Here is Jia Tolentino on the slow death of blogging:
Blogging, that much-maligned pastime, is gradually but surely disappearing from the Internet, and so, consequently, is a lot of online freedom and fun. Before I came to The New Yorker, my only professional writing experience was at blogs, places where a piece like this one, about disappearing blogs, would’ve been either eighty-five words or three thousand, and the lede would have been abrupt and vividly unprofessional, like a friend grabbing you by the collar at a bar.
….Blogs are necessarily idiosyncratic, entirely about sensibility: they can only be run by workhorses who are creative enough to amuse themselves and distinct enough to hook an audience, and they tend to publish like-minded writers, who work more on the principle of personal obsession than pay. The result is editorial latitude to be obscure and silly and particular, but the finances are increasingly hard to sustain; media consumption is controlled these days by centralized tech platforms—Facebook, Twitter—whose algorithms favor what is viral, newsy, reactionary, easily decontextualized, and of general appeal.
Andrew Sullivan is likewise nostalgic:
What was precious about it was its simple integrity: A writer gets to explore her craft and develop her own audience. We weren’t in it for the money or the clicks or the followers. We were in it for the core experience shared between a writer and a reader — and the enormous freedom that removing the editorial gatekeepers unlocked. It was a brief period, but an alive one, and it was largely lost — or abandoned — because of a major failure of nerve on the part of most print media.
….I saw when the goal across the media shifted from simply writing what you believed, however idiosyncratically, to writing more and more and more, so that the sheer volume of traffic might save the economics of web journalism. The fire-hydrant stream of “content” (“writing” was so passé) was so overwhelming that no single editor could manage it, no group of writers could give it character, and no single reader could even begin to read it all. Maybe the web made this inevitable. But it didn’t make the dissipation of so much heritage any less agonizing to watch.
All of this is true, but I’d add something else: for me, the best part of the “golden age” of blogging was interacting with other bloggers. That was a helluva lot of fun. At its worst, sure, it was a dorm room bull session: interesting for the participants, but ultimately pretty shallow. But at its best it was vibrant, real conversation, the exact opposite of the robotic garbage that infests cable news. It was genuine. It changed a few minds here and there. And it persuaded lots of people that ordinary writers could be every bit as good as the high-priced columnists at the Times or the Post—even as half our posts were stimulated by disagreement with one of these guys. (And lest we forget, yes, they were mostly guys back then. Not everything about the golden age was great.)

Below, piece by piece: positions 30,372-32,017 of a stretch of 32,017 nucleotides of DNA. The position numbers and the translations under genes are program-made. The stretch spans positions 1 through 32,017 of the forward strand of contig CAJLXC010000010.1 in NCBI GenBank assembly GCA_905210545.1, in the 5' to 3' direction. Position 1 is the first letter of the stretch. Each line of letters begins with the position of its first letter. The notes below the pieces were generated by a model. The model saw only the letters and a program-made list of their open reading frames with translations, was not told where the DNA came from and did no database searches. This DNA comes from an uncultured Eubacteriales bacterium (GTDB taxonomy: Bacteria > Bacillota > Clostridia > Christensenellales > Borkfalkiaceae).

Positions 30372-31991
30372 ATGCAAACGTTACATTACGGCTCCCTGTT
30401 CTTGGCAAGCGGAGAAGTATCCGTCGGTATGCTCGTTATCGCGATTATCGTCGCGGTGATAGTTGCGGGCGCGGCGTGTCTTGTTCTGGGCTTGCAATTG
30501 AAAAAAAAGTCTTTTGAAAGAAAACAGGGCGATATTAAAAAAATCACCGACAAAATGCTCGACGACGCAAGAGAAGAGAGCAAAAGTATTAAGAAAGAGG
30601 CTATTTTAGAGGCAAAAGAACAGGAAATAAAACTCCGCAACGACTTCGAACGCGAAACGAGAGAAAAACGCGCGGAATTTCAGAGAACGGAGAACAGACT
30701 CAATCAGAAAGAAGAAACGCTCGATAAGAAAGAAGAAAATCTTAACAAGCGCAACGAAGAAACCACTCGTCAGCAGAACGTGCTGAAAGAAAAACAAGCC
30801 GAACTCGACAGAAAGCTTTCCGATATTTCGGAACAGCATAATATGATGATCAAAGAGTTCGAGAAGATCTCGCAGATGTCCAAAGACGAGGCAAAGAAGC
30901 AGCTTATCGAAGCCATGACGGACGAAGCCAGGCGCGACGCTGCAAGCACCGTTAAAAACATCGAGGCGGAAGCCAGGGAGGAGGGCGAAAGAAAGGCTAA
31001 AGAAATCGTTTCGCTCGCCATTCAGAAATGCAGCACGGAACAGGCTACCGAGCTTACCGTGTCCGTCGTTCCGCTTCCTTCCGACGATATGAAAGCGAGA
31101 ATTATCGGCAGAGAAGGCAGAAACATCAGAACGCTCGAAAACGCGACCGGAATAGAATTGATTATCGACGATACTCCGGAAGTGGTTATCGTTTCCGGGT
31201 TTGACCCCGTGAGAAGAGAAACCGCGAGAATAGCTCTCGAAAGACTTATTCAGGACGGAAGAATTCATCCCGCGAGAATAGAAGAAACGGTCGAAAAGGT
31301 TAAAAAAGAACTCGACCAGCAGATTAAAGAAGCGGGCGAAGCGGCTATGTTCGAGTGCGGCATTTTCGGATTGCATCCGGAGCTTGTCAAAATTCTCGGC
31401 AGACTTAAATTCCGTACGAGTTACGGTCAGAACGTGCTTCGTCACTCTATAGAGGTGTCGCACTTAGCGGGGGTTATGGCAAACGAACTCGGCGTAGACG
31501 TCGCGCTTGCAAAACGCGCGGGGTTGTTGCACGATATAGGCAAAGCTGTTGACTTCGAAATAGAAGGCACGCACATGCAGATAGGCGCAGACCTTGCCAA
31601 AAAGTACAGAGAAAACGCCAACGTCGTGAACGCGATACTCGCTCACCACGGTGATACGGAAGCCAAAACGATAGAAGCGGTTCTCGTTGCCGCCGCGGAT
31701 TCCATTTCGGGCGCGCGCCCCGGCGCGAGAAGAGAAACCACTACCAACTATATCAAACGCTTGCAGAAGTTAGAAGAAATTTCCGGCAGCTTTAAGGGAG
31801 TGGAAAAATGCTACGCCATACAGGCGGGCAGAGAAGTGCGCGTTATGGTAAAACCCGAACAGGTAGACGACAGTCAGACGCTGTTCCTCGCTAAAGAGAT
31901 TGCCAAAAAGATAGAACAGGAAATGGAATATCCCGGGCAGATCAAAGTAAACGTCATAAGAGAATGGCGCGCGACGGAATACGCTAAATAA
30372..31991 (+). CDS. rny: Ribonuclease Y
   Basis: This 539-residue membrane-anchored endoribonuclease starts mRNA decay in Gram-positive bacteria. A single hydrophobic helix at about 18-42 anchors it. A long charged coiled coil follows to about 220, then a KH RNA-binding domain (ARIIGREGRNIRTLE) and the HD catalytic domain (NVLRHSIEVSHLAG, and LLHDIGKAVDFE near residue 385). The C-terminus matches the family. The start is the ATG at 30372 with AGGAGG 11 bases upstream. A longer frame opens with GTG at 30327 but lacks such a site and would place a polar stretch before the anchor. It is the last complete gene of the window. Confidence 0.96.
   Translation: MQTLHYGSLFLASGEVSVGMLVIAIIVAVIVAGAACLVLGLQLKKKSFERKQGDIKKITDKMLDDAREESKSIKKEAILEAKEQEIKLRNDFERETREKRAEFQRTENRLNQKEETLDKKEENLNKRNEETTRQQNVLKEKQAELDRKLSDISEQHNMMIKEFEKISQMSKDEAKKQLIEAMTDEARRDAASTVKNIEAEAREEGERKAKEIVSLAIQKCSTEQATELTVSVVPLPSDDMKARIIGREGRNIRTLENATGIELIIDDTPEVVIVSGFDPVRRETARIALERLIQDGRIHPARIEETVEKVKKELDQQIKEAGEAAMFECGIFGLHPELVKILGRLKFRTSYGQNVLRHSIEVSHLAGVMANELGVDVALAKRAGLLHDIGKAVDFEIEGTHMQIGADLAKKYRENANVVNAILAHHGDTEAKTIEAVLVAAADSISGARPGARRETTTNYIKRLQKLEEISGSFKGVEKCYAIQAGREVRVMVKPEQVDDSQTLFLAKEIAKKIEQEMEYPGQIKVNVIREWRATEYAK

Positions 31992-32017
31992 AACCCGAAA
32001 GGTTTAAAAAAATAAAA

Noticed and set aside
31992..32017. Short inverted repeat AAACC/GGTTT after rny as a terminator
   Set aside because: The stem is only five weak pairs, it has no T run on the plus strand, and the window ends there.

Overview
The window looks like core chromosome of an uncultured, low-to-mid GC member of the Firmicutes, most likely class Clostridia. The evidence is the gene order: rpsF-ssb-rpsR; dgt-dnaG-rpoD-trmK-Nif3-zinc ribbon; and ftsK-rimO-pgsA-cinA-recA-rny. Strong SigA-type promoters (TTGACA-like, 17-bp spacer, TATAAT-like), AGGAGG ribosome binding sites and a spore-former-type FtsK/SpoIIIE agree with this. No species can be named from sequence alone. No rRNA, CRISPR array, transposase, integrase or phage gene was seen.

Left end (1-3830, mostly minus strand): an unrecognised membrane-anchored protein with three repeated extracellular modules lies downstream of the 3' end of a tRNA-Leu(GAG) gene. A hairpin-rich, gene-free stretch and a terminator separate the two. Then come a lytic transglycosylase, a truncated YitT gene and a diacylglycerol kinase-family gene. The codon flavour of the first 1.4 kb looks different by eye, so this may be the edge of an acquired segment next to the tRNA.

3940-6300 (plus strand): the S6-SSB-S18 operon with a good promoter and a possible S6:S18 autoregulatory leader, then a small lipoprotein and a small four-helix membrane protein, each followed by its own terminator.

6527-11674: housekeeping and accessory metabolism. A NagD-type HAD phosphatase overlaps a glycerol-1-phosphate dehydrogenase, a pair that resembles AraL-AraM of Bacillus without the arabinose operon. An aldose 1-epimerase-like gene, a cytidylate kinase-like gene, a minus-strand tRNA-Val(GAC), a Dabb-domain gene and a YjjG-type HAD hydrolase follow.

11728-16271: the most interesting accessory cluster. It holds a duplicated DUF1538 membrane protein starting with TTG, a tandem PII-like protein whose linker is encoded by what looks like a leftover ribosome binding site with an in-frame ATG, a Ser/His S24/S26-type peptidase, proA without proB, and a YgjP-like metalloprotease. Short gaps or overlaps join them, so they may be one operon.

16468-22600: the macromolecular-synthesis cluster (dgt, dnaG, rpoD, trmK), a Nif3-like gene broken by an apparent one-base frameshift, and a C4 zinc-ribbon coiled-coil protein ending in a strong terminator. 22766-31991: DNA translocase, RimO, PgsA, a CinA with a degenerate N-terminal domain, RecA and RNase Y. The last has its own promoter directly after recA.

That’s largely gone. There are plenty of blogs left, but most of them have become as professionalized as the columnists we used to sneer at. That means other bloggers are rarely even linked to these days, let alone argued with. That would be unprofessional!
I am lucky beyond belief. I took to blogging almost instantly. (As my old college roommate once said to me, “I can’t think of a better pairing of man and medium.”) The particular kind of blogging I like is general purpose and singular. That is, I want to be able to write about anything, and I want to do it on my own, not as part of a group. There are very few blogs like that left, but somehow I’ve managed to hang on. It started at the Washington Monthly, where Paul Glastris let me do whatever I wanted for many years, and then continued over the past decade right here, where Monika Bauerlein and Clara Jeffery have rather astoundingly allowed me to keep doing whatever I want.
I suppose it’s pretty obvious that I’m obsessed with blogging. Why else would I spend time writing stuff like this on a beautiful weekend morning? But I do miss the back-and-forth with other bloggers. That’s moved on to Twitter—which I think is better than many people give it credit for—and I don’t want to resurrect it. It would be like building a gothic cathedral in the 21st century: obviously fake, not an organic part of the times. But it was fun while it lasted.
POSTSCRIPT: I should add that reports of blogging’s demise are a little exaggerated. There are still plenty of great blogs around. Obviously what’s great for you and what’s great for me are quite different, and I don’t read as many blogs as I used to. Still, there are several dozen on my more-or-less-daily reading list. Some I read more religiously than others, and some aren’t really blogs at all. I just think of them that way because they’re in my RSS reader. Some post every day, some post about once a month. Some are easy to get to, others are a pain in the ass. Most of them I’ve been following for more than a decade, others I just started last month. In alphabetical order, here they are:
ACA Signups (Charles Gaba)
Alicublog (Roy Edroso)
Balloon Juice (John Cole and gang)
Beat the Press (Dean Baker)
Charlie’s Diary (Charles Stross)
Daily Howler (Bob Somerby)
Early Warning (Stuart Staniford)
Economist’s View (Mark Thoma)
Election Law Blog (Rick Hasen)
Empty Wheel (Marcy Wheeler)
MaddowBlog (Steve Benen)
Marginal Revolution (Tyler Cowen and Alex Tabarrok)
Modeled Behavior (Adam Ozimek)
New York Magazine
Plum Line (Greg Sargent and Paul Waldman)
Political Wire (Taegan Goddard)
Reality-Based Community (Mark Kleiman & Co.)
Real Time Economics
Washington Monthly (Nancy LeTourneau and others)
xpostfactoid (Andrew Sprung)